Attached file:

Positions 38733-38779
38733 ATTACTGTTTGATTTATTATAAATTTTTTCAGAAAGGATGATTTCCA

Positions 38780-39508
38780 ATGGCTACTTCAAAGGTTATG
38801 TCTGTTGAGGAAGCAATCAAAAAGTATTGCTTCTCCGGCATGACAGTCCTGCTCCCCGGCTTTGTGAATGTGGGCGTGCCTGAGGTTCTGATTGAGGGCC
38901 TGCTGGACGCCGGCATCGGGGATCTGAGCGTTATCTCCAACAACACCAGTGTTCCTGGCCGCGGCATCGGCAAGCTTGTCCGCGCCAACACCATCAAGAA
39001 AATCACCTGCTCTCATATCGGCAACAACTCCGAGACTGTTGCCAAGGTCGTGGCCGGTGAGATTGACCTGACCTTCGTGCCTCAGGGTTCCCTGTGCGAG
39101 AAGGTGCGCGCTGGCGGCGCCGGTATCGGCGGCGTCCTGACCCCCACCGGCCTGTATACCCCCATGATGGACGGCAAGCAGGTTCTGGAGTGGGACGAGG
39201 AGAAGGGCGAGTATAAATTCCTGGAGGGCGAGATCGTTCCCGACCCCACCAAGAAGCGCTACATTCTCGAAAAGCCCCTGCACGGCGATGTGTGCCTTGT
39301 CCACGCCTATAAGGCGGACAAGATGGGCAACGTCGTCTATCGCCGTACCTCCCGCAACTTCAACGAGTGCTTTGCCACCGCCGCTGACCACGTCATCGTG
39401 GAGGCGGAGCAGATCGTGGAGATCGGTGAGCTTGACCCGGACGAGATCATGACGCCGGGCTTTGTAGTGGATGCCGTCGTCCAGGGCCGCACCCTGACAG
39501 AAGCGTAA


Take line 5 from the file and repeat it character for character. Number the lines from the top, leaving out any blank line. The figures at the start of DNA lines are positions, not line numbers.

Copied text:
38801 TCTGTTGAGGAAGCAATCAAAAAGTATTGCTTCTCCGGCATGACAGTCCTGCTCCCCGGCTTTGTGAATGTGGGCGTGCCTGAGGTTCTGATTGAGGGCC